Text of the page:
Getting Back Into The Workforce May Be Hard For Many After Covid-19
Ageism is being brought to the forefront of many conversations about the Coronavirus and its impact on the unemployment rates around the world. While individuals of all ages are losing their jobs because of Covid-19, it’s being hypothesized that older workers will have a harder time getting back into the workforce as life returns back to normal in the future. The reason? Ageism.
As the millions of unemployed begin submitting resumes, we will see an uptick in ageism realizations. People who never considered ageism before who now notice that it is a major problem throughout society.
Companies will have thousands of resumes to sift through, and many difficult job placement decisions to make. Unfortunately, due to ageism, older individuals find their resumes don’t make it to the top of as many resume piles as they once might have. They receive less phone calls from recruiters, and less interview opportunities.
It’s not because they are less qualified. Often it is because they are believed to be too expensive, perceived as having less available years in them to work, or are expected to know less about topical programs or trends. These beliefs, not backed by data, are detrimental to workers and companies. Individuals are missing out on jobs they would be a great fit for, and organizations are losing out on incredible, smart, hardworking employees.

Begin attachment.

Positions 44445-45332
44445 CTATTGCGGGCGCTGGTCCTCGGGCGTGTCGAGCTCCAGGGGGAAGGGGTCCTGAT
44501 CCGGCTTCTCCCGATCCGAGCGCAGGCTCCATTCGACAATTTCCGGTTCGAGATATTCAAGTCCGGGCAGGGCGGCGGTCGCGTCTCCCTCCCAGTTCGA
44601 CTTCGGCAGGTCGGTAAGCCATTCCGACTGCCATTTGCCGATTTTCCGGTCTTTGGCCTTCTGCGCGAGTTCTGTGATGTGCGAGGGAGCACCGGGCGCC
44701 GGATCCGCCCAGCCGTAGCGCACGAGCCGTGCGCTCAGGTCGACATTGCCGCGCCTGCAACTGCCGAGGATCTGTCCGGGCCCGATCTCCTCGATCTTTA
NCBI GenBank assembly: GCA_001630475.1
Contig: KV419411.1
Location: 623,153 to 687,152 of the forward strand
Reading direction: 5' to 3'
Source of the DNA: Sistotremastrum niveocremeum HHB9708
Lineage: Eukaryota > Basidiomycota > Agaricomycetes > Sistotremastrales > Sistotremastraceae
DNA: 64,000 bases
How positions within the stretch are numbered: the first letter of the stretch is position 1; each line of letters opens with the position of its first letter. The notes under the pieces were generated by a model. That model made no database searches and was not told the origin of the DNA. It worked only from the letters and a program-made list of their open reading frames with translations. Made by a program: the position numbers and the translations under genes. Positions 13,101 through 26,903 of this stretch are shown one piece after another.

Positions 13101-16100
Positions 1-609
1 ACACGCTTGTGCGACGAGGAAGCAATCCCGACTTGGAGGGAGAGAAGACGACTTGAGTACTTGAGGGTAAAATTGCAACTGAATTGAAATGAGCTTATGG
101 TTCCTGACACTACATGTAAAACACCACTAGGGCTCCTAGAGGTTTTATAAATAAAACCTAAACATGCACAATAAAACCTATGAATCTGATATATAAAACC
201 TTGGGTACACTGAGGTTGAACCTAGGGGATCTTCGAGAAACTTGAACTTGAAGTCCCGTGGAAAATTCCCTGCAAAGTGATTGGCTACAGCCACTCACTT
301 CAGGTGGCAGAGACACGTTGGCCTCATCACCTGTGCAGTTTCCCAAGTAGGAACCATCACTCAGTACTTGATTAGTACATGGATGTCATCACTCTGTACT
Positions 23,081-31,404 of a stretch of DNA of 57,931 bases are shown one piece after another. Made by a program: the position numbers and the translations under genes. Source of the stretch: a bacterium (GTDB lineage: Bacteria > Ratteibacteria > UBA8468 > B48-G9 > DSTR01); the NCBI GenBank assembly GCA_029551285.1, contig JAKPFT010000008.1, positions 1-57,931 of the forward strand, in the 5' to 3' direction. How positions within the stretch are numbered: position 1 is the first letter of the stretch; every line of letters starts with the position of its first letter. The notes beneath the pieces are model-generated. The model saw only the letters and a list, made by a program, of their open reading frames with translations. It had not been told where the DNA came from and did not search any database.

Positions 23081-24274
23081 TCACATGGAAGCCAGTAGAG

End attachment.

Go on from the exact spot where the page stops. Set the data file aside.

So, how do things change?
Companies Need to Make a Conscious Effort to Eliminate Age Bias
As organizations begin to hire again, they need to be actively cautious about the decisions they make. They need to open jobs to all ages, and ensure they are viewing resumes across all age groups. They need to be sure they aren’t letting age stereotypes keep them from hiring the right person for the job.
Workers Need to Have Honest Conversations
In interviews, people may find themselves holding back from making comments about their experience so they seem younger. Instead, they should be having transparent conversations that convince recruiters that age is just a number, and that experience is an important item they can bring to the table for the role and for the company.
We Need to Be on the Lookout as a Society
We need to watch for ageism in our society, and talk about it when we see it. Keeping it behind the curtain doesn’t help us make changes that work towards eliminating ageism around the world. Opening dialogue educates individuals, and with knowledge change can come. By being a part of the conversation, you’re playing an important role in pushing ageism out of your own life and out of society.